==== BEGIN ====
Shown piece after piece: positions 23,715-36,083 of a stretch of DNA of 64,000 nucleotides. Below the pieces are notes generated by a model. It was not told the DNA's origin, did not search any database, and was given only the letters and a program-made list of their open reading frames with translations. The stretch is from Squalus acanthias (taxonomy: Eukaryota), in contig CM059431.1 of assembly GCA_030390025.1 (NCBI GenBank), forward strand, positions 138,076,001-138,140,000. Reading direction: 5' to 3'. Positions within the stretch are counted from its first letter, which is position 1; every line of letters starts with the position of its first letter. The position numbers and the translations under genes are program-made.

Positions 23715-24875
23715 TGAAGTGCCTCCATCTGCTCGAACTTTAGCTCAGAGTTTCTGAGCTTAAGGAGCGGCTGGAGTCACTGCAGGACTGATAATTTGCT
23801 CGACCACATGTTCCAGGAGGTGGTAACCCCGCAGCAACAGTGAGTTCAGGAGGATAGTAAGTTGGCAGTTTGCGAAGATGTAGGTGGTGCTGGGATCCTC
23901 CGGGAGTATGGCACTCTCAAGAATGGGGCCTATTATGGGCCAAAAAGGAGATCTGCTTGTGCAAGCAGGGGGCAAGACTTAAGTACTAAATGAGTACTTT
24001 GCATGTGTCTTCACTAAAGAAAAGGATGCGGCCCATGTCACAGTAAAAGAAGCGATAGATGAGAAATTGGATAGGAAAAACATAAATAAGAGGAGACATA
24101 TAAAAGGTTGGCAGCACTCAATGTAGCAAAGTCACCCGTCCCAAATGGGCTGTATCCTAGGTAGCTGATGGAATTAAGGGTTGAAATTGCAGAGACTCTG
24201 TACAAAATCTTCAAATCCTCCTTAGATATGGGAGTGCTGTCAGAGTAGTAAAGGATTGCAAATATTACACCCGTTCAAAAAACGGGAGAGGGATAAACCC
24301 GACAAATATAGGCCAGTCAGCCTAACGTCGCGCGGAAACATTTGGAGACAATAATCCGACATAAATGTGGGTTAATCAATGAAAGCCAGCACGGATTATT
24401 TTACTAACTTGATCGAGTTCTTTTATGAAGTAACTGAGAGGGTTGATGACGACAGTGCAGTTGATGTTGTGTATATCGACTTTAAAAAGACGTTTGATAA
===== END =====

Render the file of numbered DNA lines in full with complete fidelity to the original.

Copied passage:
Shown piece after piece: positions 23,715-36,083 of a stretch of DNA of 64,000 nucleotides. Below the pieces are notes generated by a model. It was not told the DNA's origin, did not search any database, and was given only the letters and a program-made list of their open reading frames with translations. The stretch is from Squalus acanthias (taxonomy: Eukaryota), in contig CM059431.1 of assembly GCA_030390025.1 (NCBI GenBank), forward strand, positions 138,076,001-138,140,000. Reading direction: 5' to 3'. Positions within the stretch are counted from its first letter, which is position 1; every line of letters starts with the position of its first letter. The position numbers and the translations under genes are program-made.

Positions 23715-24875
23715 TGAAGTGCCTCCATCTGCTCGAACTTTAGCTCAGAGTTTCTGAGCTTAAGGAGCGGCTGGAGTCACTGCAGGACTGATAATTTGCT
23801 CGACCACATGTTCCAGGAGGTGGTAACCCCGCAGCAACAGTGAGTTCAGGAGGATAGTAAGTTGGCAGTTTGCGAAGATGTAGGTGGTGCTGGGATCCTC
23901 CGGGAGTATGGCACTCTCAAGAATGGGGCCTATTATGGGCCAAAAAGGAGATCTGCTTGTGCAAGCAGGGGGCAAGACTTAAGTACTAAATGAGTACTTT
24001 GCATGTGTCTTCACTAAAGAAAAGGATGCGGCCCATGTCACAGTAAAAGAAGCGATAGATGAGAAATTGGATAGGAAAAACATAAATAAGAGGAGACATA
24101 TAAAAGGTTGGCAGCACTCAATGTAGCAAAGTCACCCGTCCCAAATGGGCTGTATCCTAGGTAGCTGATGGAATTAAGGGTTGAAATTGCAGAGACTCTG
24201 TACAAAATCTTCAAATCCTCCTTAGATATGGGAGTGCTGTCAGAGTAGTAAAGGATTGCAAATATTACACCCGTTCAAAAAACGGGAGAGGGATAAACCC
24301 GACAAATATAGGCCAGTCAGCCTAACGTCGCGCGGAAACATTTGGAGACAATAATCCGACATAAATGTGGGTTAATCAATGAAAGCCAGCACGGATTATT
24401 TTACTAACTTGATCGAGTTCTTTTATGAAGTAACTGAGAGGGTTGATGACGACAGTGCAGTTGATGTTGTGTATATCGACTTTAAAAAGACGTTTGATAA